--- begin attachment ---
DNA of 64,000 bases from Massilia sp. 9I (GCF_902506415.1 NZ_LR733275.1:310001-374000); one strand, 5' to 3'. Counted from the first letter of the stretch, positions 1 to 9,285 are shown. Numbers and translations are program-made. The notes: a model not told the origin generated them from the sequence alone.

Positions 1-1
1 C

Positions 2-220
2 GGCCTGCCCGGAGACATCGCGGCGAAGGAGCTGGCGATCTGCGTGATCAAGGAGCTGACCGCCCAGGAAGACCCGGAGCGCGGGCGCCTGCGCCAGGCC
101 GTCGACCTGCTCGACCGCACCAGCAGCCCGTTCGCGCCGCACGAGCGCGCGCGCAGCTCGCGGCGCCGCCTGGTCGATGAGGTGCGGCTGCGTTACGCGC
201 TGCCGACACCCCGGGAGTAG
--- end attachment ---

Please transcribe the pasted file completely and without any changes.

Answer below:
DNA of 64,000 bases from Massilia sp. 9I (GCF_902506415.1 NZ_LR733275.1:310001-374000); one strand, 5' to 3'. Counted from the first letter of the stretch, positions 1 to 9,285 are shown. Numbers and translations are program-made. The notes: a model not told the origin generated them from the sequence alone.

Positions 1-1
1 C

Positions 2-220
2 GGCCTGCCCGGAGACATCGCGGCGAAGGAGCTGGCGATCTGCGTGATCAAGGAGCTGACCGCCCAGGAAGACCCGGAGCGCGGGCGCCTGCGCCAGGCC
101 GTCGACCTGCTCGACCGCACCAGCAGCCCGTTCGCGCCGCACGAGCGCGCGCGCAGCTCGCGGCGCCGCCTGGTCGATGAGGTGCGGCTGCGTTACGCGC
201 TGCCGACACCCCGGGAGTAG